Last week I attended Sharkfest 09 at Stanford CA and I had a wonderful time. It was great to talk to other network geeks like me to better understand this community and see how various tools can be used to illuminate the cloaked world that is your network.
Each day started with a keynote and then there were 3 tracks: Developer, Basic, and Advanced. The Developer track focused on parser development and capturing. For the most part I stuck to the Basic/Advanced tracks, but I did attend the Developer session on creating parsers (or dissectors as they call them). This gave me some insight into alternate ways protocol parsers can be architected. It was also great to hear from the master brain, chief Wireshark architect, Gerald Combs.
The SSL session by Sake Blok was interesting because it exposed the details of a protocol I’ve had little experience with. It’s obvious this is a very important skill moving forward as the world moves to protect its information on the wire. He also provides some cases to explain where things might go wrong.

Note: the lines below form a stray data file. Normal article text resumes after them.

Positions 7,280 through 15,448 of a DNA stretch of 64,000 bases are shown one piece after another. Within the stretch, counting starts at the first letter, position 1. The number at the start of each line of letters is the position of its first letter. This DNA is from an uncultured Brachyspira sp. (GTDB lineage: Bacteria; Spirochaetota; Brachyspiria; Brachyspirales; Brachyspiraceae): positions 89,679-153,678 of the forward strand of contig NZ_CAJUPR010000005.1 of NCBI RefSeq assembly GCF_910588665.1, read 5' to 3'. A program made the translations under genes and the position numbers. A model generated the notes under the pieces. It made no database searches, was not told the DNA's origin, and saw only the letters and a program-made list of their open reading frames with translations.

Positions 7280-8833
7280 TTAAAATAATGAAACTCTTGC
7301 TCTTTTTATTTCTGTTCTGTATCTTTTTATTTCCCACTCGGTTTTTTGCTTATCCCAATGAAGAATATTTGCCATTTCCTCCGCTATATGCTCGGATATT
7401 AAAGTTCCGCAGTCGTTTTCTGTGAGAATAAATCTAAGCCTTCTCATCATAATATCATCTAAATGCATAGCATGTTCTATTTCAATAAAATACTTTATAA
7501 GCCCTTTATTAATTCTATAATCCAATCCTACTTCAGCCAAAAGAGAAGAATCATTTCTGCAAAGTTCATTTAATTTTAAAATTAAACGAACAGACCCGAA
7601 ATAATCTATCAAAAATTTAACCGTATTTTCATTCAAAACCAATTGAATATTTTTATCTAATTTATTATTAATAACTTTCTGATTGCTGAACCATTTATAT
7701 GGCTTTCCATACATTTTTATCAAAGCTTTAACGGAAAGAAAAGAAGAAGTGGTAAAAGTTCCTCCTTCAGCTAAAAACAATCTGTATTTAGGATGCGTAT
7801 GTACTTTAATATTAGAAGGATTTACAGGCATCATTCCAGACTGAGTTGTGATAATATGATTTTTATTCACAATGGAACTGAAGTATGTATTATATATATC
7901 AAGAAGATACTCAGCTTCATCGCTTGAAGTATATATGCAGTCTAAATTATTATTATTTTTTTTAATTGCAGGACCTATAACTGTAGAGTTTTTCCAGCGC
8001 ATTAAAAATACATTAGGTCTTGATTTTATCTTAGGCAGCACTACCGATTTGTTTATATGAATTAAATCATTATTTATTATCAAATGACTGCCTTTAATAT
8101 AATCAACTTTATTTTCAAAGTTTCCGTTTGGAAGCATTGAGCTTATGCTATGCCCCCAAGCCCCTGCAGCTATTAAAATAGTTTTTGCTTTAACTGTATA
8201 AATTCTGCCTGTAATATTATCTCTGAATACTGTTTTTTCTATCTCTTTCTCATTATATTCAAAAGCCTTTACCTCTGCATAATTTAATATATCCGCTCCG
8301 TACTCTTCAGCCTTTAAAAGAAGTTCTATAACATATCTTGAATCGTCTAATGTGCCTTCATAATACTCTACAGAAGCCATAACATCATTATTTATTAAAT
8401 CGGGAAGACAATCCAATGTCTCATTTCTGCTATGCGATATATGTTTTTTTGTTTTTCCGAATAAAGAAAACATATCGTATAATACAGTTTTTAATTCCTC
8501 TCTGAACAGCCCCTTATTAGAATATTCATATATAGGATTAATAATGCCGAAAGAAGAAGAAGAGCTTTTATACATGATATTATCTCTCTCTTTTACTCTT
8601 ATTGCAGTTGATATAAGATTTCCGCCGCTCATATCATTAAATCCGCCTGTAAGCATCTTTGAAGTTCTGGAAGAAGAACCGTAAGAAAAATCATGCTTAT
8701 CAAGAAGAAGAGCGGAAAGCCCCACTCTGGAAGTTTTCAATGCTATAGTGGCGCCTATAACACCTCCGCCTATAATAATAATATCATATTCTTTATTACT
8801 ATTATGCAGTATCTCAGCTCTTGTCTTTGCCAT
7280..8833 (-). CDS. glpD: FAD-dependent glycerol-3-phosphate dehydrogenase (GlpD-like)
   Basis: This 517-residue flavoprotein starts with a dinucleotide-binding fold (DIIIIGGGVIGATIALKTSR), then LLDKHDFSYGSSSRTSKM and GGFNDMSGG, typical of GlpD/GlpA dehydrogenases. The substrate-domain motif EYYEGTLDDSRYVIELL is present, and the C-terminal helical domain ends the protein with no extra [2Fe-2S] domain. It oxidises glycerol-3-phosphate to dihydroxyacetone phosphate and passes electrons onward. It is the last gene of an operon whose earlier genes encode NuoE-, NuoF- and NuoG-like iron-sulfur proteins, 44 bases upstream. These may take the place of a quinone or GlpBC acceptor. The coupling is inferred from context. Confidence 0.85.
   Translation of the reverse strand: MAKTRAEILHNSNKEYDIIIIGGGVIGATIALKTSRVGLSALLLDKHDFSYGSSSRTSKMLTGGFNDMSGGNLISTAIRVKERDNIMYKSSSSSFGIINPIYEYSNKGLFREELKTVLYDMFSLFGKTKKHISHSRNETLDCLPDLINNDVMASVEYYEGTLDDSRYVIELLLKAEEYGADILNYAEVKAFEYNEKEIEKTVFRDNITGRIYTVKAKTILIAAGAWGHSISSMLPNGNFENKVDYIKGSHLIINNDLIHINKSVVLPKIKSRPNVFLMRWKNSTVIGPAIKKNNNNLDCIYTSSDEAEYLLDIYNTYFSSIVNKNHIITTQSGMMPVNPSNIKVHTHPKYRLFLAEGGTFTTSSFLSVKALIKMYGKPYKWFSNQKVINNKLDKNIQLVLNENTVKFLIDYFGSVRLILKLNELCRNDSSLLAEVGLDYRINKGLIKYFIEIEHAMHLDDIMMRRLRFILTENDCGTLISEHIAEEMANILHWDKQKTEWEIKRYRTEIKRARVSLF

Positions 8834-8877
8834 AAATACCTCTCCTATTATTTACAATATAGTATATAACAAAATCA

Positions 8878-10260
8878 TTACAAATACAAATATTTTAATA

I found the case study sessions the most useful for me. I love to see how different people attack a problem and what features of a tool they use to get the important information. Especially enlightening were the presentations by Hansang Bae and Laura Chappell. In each case they tackled real world problems with real traces and provided details of how they troubleshoot network issues using a protocol analyzer. Laura was especially entertaining as she described her “Butt Ugly Color Filter” techniques and real world experiences with networking.
While there’s no equivalent to being there in person, most of the presentations are available on http://www.cacetech.com/sharkfest.09/. Some of them include traces, which is great for learning on your own.
As I roamed beautiful Stanford, and roaming is what you do on such a vast campus, I thought about all the cool people I met and things I learned. I hope I will be there next year and encourage you to attend if you want to hone your networking skills. Whether you are a developer, beginner or advanced user there’s always something to be learned.